Miyuki Harwood, who was lost in the Sierra east of Fresno for nine days before she was found Saturday, survived with no food and only a water filter that allowed her to drink from a creek, Fresno County Sheriff Margaret Mims said Saturday.
Harwood, 62, was found injured but alive by the Fresno County Sheriff’s Search and Rescue team 19 miles east of Courtright Reservoir around 9 a.m., Mims said.
She had “very minimal” supplies because the group she was hiking with was only supposed to hike for the afternoon, Mims said. “She had a base camp with a tent and a lot of supplies, but what she took with her was just enough for a day hike into the Sierra Nevada mountains.”
Harwood, who recently moved from Orangevale to Folsom in Sacramento County, was hiking with a group from the Sierra Club when she became separated from them in the area of Horsehead Lake, about 100 miles northeast of Fresno.
Harwood’s friend, Curtis Hendrickson, said it was her first time hiking with the group. He said she did not know any of her fellow hikers before the trip.
He said Harwood is known for hiking solo and described her as “a very knowledgeable, experienced backpacker.”
She couldn’t hike out again after she broke some bones, Mims said. The exact nature of her injuries wasn’t disclosed Saturday.
Harwood, who was found in a remote, rocky area, “basically crawled down from where she was injured to a creek – it took her about two days – and she was able to drink from the creek with the water filter,” said Rusty Hotchkiss, CHP flight officer and paramedic. “She was a fighter.”
When Harwood heard searchers looking for her, she used a whistle to get their attention.
She was not in the immediate search area, so I think it was a miracle that she heard those voices.
Rusty Hotchkiss, CHP flight officer and paramedic
“She was not in the immediate search area, so I think it was a miracle that she heard those voices,” Hotchkiss said. He added that the search for Harwood was the longest in his experience in which the missing person turned up alive.
The search and rescue team that found Harwood connected with another team that had a doctor who was able to stabilize her, Mims said.
A California Highway Patrol helicopter was called to airlift Harwood out. Because of the Rough fire, the helicopter had to find a pathway through the smoke to reach her, Mims said. The helicopter flew her to Community Regional Medical Center in Fresno.
“She was very exhausted – very tired, but she was very thankful to be saved,” Hotchkiss said.
Harwood was wearing pants and had a jacket when she was rescued, Hotchkiss said – clothing that offered little warmth as nightly temperatures dropped to the low 30s.
Mims visited Harwood at the hospital Saturday to see how she was doing.
“She was conscious – she was talking – she’s very, very grateful that she was found,” Mims said. “She was grateful to all of the people that helped look for her.”
The search team extended beyond the Fresno County Sheriff’s Office.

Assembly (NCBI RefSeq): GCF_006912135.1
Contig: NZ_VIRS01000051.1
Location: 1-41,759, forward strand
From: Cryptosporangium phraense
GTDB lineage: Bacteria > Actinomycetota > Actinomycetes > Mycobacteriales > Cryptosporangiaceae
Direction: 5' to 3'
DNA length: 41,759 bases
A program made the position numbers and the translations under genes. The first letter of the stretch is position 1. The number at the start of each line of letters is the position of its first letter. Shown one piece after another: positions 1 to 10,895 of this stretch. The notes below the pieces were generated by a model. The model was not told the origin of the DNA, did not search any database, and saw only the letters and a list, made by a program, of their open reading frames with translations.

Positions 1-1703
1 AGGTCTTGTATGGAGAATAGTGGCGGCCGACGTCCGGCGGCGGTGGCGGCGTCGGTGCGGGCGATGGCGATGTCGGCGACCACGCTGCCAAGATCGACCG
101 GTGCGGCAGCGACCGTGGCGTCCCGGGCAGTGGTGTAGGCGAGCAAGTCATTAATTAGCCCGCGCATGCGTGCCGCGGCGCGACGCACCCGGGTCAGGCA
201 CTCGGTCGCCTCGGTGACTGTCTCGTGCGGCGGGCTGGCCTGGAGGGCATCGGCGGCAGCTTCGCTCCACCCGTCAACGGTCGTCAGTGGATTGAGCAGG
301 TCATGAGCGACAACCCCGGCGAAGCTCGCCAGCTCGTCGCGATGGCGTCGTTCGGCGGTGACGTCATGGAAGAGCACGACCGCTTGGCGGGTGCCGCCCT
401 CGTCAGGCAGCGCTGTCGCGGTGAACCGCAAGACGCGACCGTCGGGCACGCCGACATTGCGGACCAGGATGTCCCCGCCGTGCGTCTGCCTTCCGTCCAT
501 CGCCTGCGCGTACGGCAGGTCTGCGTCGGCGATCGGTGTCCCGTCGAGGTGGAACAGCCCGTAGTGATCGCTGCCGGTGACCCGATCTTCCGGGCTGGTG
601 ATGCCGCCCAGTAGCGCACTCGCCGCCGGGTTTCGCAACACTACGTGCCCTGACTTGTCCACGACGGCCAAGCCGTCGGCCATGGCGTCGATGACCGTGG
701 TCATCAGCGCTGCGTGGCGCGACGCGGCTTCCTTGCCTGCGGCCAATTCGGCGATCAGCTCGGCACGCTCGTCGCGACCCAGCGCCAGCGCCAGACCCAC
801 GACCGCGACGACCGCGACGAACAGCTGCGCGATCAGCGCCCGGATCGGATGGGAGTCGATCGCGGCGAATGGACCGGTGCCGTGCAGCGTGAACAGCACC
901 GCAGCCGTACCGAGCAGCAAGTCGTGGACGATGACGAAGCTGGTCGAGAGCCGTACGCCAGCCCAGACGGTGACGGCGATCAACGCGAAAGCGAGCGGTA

14Number of agencies that searched for missing hiker
The California Offices of Emergency Services, the California National Guard, Kern, Tulare, San Luis Obispo, Marin, Contra Costa, Monterey and San Mateo counties, Sequoia Kings National Park, Yosemite National Park, the CHP and the California Rescue Dog Association all helped, Mims said.
The 50 search and rescue team members that are still in the mountains won’t be getting pulled out until Sunday at the earliest, Mims said.
“We cannot get air support in to bring everybody out. They’re going to be spending another night in the wilderness – our window of opportunity is gone.”
The California National Guard provided a Chinook helicopter, a Blackhawk helicopter and even a remote-controlled drone assisted with the search. Helicopters helped deploy search team members, a few search dogs and supplies to help the effort in the Sierra National Forest.
Mims said that since Harwood went missing, the search has been going on 24/7.
“It’s significant – there are going to be significant costs,” she said. “This took more resources than normal because of the nature and the challenges that we were working with.”
Mims said they’re going to interview Harwood about what happened, but will wait until after she has had a chance to recover.
Officials said Harwood was declining interviews with the media on Saturday.
Sierra Club Program Safety Manager Todd Duncan issued a statement Saturday saying the organization was “overjoyed” that Harwood was found.
“We are extremely thankful for the Fresno County Sheriff’s Department, all other supporting agencies involved, and the search and rescue staff and volunteers for their courageous and persistent efforts searching in remote country amid difficult conditions,” the statement read. “Their good work is the mark of an expert, dedicated group of professionals that we want to acknowledge with respect and appreciation. We wish Ms. Harwood a speedy and safe recovery and our thoughts are with her family.”